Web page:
Jesus Leaders: What pastors were meant to be

Pastors have an image problem. Despite the growing number of celebrity pastors on television, radio, and bookstore shelves, the wider culture's respect for clergy has been declining for generations. Jim Martin, pastor of Crestview Church of Christ in Waco, Texas, reflects in this article about Jesus' words to religious leaders and how they can help us

The plane was about to take off from Dallas-Fort Worth Airport. I noticed the man in the seat across the aisle, one row up, as he began to read The Dallas Morning News. On the front page of the paper in bold letters was a jarring headline. A local pastor had been found guilty of sexually assaulting three women. I watched my fellow passenger as he began reading the story. I wondered what was going through his mind.

Many people are cynical about the church. That's not news. There are many reasons for this cynicism. Some are cynical because of a basic mistrust of the people leading these churches. Some feel burned after learning a leader was living an immoral lifestyle. Others have been burned by placing their confidence in some church leader only to be severely disappointed due to displays of anger, ego, manipulation, etc. In contrast to these experiences, many people today would find genuine Jesus leaders to be quite refreshing.

I honestly believe most preachers, pastors, ministers, and church leaders in general want to do what is right. We get bogged down in systems and models of ministry that are choking the life out of the body of Christ. It might be helpful if we think about preachers, pastors, ministers, and church leaders the way they were meant to be. I want to refer to all of these roles as "Jesus leaders." So, what were Jesus leaders meant to be?

(You may recognize these as Matthew 23 in reverse.)

We are at our best when we practice what we preach. Jesus once scolded the Pharisees and teachers of the law. Yet he told the people to obey them and do what they say to do. He then told his hearers not to follow their example. He bluntly said they did not practice what they preached. Imagine this conversation today: "You are going to visit XYZ Church? Oh, you will enjoy the sermons! One warning: Beware of the preacher's personal example; it's lousy!"

Jesus paints a stark picture of a people who tell others what to do while they sit by aloof and distant, watching the people struggle with their lives but offering no help. It is not enough to have a church full of talkers. Theology and practice are not two separate issues. They are one. Credibility for ministry is not found in talking alone but in doing the Gospel as well. Jesus leaders both talk and do the Gospel.

September 12, 2006

Displaying 1–3 of 3 comments

Rev Walter Jimenez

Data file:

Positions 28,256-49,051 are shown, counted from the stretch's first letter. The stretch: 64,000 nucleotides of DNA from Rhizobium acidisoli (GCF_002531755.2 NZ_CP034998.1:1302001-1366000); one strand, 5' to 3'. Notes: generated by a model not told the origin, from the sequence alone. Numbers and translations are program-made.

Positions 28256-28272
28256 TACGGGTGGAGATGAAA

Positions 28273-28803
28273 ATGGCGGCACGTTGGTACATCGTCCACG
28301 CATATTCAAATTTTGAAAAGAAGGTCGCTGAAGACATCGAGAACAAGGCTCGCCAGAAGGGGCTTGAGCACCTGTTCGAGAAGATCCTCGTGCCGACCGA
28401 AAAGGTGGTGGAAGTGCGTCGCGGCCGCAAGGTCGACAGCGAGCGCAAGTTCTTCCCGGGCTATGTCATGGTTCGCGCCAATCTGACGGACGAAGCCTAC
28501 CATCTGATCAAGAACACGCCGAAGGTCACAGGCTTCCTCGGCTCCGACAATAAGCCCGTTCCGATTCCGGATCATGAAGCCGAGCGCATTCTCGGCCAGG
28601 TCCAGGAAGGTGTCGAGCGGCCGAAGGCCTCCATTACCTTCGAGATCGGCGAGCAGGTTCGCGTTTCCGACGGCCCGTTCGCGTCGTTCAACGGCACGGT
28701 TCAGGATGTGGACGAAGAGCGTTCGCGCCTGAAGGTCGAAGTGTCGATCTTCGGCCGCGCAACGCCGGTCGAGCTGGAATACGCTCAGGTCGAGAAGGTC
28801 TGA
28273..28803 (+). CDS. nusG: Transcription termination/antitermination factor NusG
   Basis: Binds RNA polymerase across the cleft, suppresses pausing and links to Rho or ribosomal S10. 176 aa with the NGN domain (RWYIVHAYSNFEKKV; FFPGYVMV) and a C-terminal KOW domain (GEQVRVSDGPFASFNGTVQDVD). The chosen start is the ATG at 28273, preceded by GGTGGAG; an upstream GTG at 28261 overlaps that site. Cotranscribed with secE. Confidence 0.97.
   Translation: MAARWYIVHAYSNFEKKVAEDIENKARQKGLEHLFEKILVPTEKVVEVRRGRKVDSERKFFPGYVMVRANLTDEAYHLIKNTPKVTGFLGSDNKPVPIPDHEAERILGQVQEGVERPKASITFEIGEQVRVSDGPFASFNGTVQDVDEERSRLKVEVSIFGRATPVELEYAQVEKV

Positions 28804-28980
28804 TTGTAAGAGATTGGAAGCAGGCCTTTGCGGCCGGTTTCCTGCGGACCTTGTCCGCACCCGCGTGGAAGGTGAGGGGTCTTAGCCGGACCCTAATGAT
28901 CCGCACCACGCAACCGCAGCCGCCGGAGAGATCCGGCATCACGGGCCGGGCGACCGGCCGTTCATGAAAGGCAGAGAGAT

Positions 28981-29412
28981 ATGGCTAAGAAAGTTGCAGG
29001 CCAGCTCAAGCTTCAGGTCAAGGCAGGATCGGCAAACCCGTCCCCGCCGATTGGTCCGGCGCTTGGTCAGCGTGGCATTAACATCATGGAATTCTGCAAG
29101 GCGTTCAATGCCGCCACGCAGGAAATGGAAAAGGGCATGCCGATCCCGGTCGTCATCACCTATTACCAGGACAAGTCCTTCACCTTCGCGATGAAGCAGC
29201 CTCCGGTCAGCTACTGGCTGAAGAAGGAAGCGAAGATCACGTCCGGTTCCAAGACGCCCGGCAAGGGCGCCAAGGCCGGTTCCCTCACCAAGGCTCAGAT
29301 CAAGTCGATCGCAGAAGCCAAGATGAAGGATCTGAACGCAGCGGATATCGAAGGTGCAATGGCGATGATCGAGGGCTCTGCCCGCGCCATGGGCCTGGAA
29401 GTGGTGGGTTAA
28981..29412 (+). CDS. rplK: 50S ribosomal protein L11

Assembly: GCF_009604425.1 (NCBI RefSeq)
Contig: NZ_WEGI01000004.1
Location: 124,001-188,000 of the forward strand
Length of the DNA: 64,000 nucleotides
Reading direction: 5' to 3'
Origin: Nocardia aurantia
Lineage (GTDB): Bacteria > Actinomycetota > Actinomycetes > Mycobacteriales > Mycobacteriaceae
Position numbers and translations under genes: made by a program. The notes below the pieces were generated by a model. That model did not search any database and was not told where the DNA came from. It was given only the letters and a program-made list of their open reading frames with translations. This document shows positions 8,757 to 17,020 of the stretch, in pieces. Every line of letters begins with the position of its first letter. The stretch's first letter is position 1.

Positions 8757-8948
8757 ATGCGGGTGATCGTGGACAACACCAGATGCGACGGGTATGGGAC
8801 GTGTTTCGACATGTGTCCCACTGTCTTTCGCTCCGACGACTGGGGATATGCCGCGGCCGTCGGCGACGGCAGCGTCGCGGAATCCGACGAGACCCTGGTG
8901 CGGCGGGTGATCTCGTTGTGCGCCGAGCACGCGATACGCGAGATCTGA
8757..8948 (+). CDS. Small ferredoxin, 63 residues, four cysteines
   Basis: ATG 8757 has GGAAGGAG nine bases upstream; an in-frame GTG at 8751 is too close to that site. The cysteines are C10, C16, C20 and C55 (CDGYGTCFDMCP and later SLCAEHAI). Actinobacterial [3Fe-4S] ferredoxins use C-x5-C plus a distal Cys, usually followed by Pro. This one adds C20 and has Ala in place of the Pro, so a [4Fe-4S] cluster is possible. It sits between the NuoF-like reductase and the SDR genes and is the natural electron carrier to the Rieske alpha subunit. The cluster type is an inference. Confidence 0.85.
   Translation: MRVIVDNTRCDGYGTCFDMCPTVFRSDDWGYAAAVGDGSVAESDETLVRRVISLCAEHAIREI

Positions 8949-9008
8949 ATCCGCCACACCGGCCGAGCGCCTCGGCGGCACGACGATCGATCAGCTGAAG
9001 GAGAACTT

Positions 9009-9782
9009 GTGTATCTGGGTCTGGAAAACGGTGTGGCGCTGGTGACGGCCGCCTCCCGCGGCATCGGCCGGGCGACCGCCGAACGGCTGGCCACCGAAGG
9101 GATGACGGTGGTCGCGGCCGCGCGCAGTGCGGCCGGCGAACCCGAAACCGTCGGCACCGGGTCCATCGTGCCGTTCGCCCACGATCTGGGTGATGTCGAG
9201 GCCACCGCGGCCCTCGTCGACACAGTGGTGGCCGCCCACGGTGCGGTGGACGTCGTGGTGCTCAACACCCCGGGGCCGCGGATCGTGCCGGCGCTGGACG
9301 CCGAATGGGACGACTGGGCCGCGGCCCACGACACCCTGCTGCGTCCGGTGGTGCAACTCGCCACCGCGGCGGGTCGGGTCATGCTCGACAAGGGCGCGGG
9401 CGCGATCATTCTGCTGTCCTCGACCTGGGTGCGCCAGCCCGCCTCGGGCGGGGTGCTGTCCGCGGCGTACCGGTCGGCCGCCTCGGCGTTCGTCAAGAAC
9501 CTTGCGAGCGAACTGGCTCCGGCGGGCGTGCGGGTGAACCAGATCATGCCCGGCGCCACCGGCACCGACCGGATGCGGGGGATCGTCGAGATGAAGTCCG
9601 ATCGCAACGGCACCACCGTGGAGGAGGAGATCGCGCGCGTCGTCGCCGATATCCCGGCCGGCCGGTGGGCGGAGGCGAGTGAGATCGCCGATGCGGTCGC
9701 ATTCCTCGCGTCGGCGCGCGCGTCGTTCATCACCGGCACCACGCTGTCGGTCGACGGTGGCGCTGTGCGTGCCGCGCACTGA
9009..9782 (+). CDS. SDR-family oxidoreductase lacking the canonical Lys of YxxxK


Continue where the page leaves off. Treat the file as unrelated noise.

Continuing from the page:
September 20, 2006  5:24am

Have everyone forgotten the main point? Pastors are called to be servants not salesman. When the people of Israel had a problem, they turned to the priests. 95% of pastors are more impressed with the number of worshippers rather tahn be ing a servant. We are too busy competing with each other. I have tried in vain to fellowship with other pastors, but because of their worthless vanity, they do not have time for fellowship. Is this Biblical? No. Our vanity keeps us from each other as well as separating ourselves from the church. Jesus fellowshipped with saints and sinners alike. I just spoke to an associate pastor of a church. He proceeded to tell me about the prostitues in the area. I asked him if he told them about Jesus. He said that was not his job. He is not led to do that. Huh? Are we not called to reach everyone? Since when have we become so insensitive to the hurting? I wonder if he realized what damage he causes. If he spoke to me like that, I wonder how he treats the memebers of the church. Nevertheless, I will continue to seek my brothers in fellowship.

Report Abuse

C Brown

September 19, 2006  8:22pm

I think the Church is getting lost, because of the glamour that is being sought by the Ministers, as well as the flock.So many people would rather not come into the Church because of the hypocrisy and the lack of love found in the Church.This is truely contrary to the teachings of Jesus.For the scripture has said by this great Love shall all men know that ye are my disciples.The sin,hurt,pain and despaired that the people have, makes them look to the church for help and answers. Instead the people find that no one is listening to their cry or cares about their pain.Until the people of God realizes that it is not about worldly possessions and mans positions of this life, that we should be concerned about,the Church will continue to fail in the plan of Salvation and the saving of souls.This should be our number one priorty for the Ministers of God. We truely needs our heavenly father's help to turn our focus back on the people and off of ourselves.

Report Abuse

Jim Martin

September 13, 2006  9:27pm

These comments are so good! And–they are very helpful to me. Geoff's comment reminded me that we are so tempted to try to look "pastoral." I might add–that look depends upon our peers and their look. Dan't comment is important. It is hard to be a Jesus Leader if I don't know whom he is. (If that doesn't encourage me to stay focused on Jesus in the Gospels!) I like what Colin said regarding perfection. That seems to be an issue from generation to generation. Ric's warning about the danger of isolation is good for all of us to hear. Agan, thanks for the helpful comments

Report Abuse